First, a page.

What’s the Message You Want to Communicate? Let me give you a hint, you are the message you want to communicate. Six-time Emmy-Award Winner Shawne Duperon asks a much better question: what are you broadcasting? “What signal are you transmitting in business”… and in your book? Whether you’re networking, posting or writing your book, you are your message. Having a message that is directly in line with who you are, what you do and what’s important to you will help you authentically connect with your reader. It will attract the perfect client and ultimately grow your business or your career.

What Do I You Have To Contribute That Is Not Already In The Marketplace? Part of doing your research is finding out what others in your field are up to. Penny Reading Sansevieri, author and CEO of Marketing Experts, Inc. says, “success leaves clues.” By following and getting to know other authors in your market, you will find out what’s trending. Their work will not only familiarize you with how others are addressing your topic, but also highlight what’s not being said, and how can you expand on that. What can you add to the conversation? What should people really be discussing? What’s your unique value proposition? Another way to position yourself, is by disagreeing with the expert opinion. When done properly, this can carry great weight and influence. It also helps you to be on top of new information, and gives you the opportunity to add any missed information.

What Is Your Budget? I meet a lot of writers who aren’t willing or prepared to invest in their books. It’s funny how authors often think that being an author doesn’t require an investment. This is mostly because they’re not yet clear on how to generate energy around that book and get a return on that investment, or have the book work for them as a marketing tool. Decide on your investment and then ask yourself: How much money am I willing to lose? Yep, I did say lose. You may earn your money back in book sales, but you may not. It’s impossible to predict how any book will do so make an investment that you are prepared to lose if things don’t go as you’d hoped.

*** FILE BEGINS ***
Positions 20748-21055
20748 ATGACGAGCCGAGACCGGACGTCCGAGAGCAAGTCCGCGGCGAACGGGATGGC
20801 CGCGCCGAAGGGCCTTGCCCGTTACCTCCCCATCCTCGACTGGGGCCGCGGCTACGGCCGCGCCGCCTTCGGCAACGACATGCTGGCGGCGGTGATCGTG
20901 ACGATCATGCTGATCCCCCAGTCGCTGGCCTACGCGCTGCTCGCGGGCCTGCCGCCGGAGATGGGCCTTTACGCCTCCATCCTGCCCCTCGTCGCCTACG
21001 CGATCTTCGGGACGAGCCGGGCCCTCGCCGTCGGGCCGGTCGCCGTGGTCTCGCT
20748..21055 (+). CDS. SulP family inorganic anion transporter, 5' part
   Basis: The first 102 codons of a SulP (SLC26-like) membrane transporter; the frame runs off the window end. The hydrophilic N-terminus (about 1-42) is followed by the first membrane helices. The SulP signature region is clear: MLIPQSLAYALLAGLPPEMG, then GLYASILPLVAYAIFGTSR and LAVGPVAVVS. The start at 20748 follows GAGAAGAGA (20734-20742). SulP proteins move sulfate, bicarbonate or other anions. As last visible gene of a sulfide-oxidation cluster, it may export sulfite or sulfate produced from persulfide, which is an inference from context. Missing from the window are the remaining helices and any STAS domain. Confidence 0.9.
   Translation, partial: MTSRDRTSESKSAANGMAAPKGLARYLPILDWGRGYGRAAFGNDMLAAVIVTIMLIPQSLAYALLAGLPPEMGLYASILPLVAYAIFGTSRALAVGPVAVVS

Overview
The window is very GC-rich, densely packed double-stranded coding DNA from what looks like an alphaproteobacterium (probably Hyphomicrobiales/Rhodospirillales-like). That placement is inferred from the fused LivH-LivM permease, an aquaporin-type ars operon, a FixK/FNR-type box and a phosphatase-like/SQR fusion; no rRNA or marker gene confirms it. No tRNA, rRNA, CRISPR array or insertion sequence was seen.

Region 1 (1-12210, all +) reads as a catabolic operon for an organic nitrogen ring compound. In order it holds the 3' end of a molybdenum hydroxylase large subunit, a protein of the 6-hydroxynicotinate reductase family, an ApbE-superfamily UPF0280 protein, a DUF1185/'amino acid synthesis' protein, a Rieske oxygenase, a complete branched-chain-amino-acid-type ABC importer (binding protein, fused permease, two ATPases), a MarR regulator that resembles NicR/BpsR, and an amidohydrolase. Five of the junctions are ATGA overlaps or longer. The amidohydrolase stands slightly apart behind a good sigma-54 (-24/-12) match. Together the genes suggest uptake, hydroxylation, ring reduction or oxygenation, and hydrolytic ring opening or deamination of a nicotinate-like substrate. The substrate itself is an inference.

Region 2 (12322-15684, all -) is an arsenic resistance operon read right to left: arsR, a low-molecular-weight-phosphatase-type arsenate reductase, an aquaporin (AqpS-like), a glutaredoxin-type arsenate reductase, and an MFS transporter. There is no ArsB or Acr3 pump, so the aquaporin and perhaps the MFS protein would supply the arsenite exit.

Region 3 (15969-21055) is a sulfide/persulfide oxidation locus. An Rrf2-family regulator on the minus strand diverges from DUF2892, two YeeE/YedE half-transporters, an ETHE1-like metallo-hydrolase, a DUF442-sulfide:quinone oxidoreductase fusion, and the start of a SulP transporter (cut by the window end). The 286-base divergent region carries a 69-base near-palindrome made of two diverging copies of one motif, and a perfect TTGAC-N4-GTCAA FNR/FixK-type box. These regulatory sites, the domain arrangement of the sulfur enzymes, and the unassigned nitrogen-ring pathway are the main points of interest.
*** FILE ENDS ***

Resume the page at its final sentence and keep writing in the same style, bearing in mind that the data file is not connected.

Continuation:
How Do You Want To Publish? You have several options. You will want to start thinking about this at the start of your writing so you can get the ball rolling long before you complete your book. You can self-publish, seek a traditional publisher, or a hybrid route, which combines the two. Regardless of your choice, it’s important to know about digital platforms such as Amazon Kindle, iBookstore for iPad and Barnes & Noble Nook. Did you know that you can make more money selling a book digitally at $2.99 than selling a traditional book for $24.99?Get the information you need to make an informed choice. More on this in a different post.

Who Do You Need To Collaborate With: Writers tend to be the worst self-promoters. Typically what makes you a great writer (ie: you might be an introvert) makes you a terrible self-promoter. You just wanna write. If this is you, and you know this is you, then you may need to hire a team to help you finish, publish and/or market your book.

Asking all these key questions before you get started means you will be further ahead than a large portion of first-time writers in the industry.  If you want additional direction, please consider attending my upcoming webinar with expert book marketer, Lynn Serafinn – more information on this will be provided shortly.

AND FINALLY, DON’T FORGET to subscribe to the ‘Write Better’ authors blog via the form at the top of this page for more tips on writing, editing, digital publishing, book promotion and marketing and much more.
And of course, if you’d rather have someone write your book for you, just drop me a line via the contact on this site.